Jesus instructs His disciples to call Bartimaeus to Him and then asks the blind man, “What do you want me to do for you?” (Mark 10:51) Is that not the most remarkable question imaginable! Here’s Jesus, God in the flesh, on His way to suffering and the cross. But He stops for a nobody that the world wants to hush and asks, “What do you want me to do for you?” A woman once told me, “I never ask God for things. I suppose He has plenty of other things to do.” She was like the crowd around Bartimaeus. They thought that Jesus was too great to be bothered with Bartimaeus. But Bartimaeus sees that because of Jesus’ divine and perfect greatness, He’s willing to stop everything to hear everyone’s cry for mercy: from that of the tiniest child with her bedtime prayers to the most celebrated billionaire in need of God’s forgiveness.

Bartimaeus tells Jesus, ““Rabbi, I want to see.” (Mark 10:51) When giving sight to blind people elsewhere, Jesus did things like make mud with His spittle and put the compound on their eyes. With another, He pressed His fingers onto the blind person’s eyes. But here we’re told: “‘Go,’ said Jesus, ‘your faith has healed you.’ Immediately he received his sight and followed Jesus along the road.” (Mark 10:52) Without flash, pop, or even a press release, Jesus acceded to the request of a blind man who already saw clearly with eyes of faith that Jesus is our God and Savior!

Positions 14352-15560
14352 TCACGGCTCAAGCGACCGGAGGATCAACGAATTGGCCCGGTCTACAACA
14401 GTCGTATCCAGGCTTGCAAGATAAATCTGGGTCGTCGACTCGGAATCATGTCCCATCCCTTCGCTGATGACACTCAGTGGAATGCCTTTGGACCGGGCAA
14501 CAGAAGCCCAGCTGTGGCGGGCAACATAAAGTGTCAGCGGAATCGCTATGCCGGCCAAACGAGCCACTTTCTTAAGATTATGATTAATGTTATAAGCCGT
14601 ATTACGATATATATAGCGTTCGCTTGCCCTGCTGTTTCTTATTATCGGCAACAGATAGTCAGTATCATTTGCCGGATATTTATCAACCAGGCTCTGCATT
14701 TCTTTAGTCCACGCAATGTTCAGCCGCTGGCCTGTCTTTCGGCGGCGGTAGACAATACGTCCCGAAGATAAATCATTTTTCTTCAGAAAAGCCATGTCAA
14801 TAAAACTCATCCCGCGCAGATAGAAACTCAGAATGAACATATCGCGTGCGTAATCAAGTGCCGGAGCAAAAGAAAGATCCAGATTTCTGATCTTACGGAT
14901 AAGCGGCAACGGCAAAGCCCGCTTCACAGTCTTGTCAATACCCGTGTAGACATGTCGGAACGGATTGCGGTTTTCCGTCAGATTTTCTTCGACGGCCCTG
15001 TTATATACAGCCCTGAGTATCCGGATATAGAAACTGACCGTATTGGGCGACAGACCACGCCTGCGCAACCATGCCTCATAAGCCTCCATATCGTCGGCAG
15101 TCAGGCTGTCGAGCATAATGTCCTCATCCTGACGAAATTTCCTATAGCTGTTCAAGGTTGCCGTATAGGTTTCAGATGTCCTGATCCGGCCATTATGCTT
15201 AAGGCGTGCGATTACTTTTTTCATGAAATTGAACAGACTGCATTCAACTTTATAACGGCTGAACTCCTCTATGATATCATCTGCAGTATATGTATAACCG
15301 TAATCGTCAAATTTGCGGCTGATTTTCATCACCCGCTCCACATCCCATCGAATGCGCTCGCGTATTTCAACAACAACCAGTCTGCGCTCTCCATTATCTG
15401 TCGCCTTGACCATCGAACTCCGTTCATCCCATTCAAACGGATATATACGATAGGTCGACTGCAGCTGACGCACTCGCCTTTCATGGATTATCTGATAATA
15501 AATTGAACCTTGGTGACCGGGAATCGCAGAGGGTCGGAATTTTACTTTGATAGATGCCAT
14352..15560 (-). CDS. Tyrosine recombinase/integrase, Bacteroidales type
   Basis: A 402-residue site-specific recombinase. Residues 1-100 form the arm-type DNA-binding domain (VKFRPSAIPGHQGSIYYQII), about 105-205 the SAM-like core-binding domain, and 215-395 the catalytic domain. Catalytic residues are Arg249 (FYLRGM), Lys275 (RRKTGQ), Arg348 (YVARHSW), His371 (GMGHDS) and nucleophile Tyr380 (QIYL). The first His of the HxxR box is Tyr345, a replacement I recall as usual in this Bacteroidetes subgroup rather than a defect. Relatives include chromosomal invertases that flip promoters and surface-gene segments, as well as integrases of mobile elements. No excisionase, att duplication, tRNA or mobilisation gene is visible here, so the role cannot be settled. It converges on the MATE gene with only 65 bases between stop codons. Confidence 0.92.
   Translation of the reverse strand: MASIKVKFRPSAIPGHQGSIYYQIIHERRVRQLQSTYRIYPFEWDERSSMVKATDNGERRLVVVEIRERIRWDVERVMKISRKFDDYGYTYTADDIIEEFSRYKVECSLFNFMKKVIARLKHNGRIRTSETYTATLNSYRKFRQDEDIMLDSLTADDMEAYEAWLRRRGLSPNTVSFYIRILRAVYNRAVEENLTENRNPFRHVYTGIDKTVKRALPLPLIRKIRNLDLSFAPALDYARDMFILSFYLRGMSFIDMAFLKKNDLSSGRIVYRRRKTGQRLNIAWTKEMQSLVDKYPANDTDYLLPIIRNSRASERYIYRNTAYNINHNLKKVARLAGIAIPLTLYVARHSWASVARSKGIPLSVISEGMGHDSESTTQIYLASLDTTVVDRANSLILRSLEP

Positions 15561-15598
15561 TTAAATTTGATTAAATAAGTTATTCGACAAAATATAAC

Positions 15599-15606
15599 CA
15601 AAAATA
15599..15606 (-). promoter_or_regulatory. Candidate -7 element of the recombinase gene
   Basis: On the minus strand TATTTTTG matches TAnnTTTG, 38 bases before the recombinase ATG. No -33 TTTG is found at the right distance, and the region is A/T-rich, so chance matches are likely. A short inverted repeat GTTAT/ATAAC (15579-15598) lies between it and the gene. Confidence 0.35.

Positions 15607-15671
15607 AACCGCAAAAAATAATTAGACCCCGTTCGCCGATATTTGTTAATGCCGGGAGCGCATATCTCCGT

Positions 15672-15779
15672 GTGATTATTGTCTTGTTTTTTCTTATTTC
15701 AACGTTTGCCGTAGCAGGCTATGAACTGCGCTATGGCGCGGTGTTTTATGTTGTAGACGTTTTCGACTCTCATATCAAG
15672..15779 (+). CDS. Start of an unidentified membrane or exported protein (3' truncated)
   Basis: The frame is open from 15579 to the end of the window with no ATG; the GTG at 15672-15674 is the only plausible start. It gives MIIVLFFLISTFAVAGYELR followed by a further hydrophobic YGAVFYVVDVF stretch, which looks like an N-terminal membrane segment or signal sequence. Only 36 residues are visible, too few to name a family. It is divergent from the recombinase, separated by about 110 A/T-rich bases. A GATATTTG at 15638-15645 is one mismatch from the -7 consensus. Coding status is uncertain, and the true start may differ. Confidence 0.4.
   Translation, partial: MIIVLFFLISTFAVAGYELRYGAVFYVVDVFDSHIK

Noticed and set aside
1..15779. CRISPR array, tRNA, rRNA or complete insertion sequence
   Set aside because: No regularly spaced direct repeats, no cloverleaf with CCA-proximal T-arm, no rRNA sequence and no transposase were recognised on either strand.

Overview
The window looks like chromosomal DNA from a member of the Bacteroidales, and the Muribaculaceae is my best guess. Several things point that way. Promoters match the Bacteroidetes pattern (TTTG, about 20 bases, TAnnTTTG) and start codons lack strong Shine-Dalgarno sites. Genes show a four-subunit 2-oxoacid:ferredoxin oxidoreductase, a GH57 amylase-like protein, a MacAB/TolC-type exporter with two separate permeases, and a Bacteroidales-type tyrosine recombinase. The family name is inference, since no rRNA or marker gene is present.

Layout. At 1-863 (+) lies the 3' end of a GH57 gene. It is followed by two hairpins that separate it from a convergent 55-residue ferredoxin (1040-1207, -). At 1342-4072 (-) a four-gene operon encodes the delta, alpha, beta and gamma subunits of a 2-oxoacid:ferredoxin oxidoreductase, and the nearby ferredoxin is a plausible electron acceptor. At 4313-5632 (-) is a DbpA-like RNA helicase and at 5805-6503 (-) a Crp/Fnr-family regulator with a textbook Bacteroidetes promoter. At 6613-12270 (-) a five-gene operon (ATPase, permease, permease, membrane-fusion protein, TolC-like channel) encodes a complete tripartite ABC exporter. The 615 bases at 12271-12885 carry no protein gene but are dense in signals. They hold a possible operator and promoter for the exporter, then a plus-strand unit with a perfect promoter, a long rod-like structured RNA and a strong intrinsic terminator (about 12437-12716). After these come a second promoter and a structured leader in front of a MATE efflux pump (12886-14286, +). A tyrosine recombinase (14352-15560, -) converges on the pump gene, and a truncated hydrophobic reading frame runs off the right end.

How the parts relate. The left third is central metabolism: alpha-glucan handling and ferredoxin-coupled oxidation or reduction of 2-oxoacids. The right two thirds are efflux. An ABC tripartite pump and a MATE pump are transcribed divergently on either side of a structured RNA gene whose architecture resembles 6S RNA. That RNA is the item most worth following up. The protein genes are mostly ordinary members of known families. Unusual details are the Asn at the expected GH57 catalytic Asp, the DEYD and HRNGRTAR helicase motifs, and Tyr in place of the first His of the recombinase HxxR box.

We know that God doesn’t answer all of our prayers exactly the way we would like. As I reminded the church council this past week, if miracles were constant, we wouldn’t call them miracles; we would call them ordinaries. But through the eyes of faith in the crucified and risen Jesus, we, like Bartimaeus, can see something very clearly: God intends that the last word over our lives won’t be sin or death. God means for the last word He speaks over us while we live and when we die is this: His mercy. The healing of Bartimaeus and Jesus’ death on the cross shake us from our spiritual blindness and make us see that to all who trust in Jesus, His mercy will always and eternally more than meet our need; His grace will trump our sin; His resurrection will overcome our death. Before he ever saw Jesus, Bartimaeus believed in Jesus. May we, before that day when we encounter Him face to face in eternity, see Jesus with the eyes of faith too. Amen

[The painting, Christ and Bartimaeus (Mark 10:46-52), is by the Bulgarian artist, Julia Stankova. You can view a gallery of her work here.]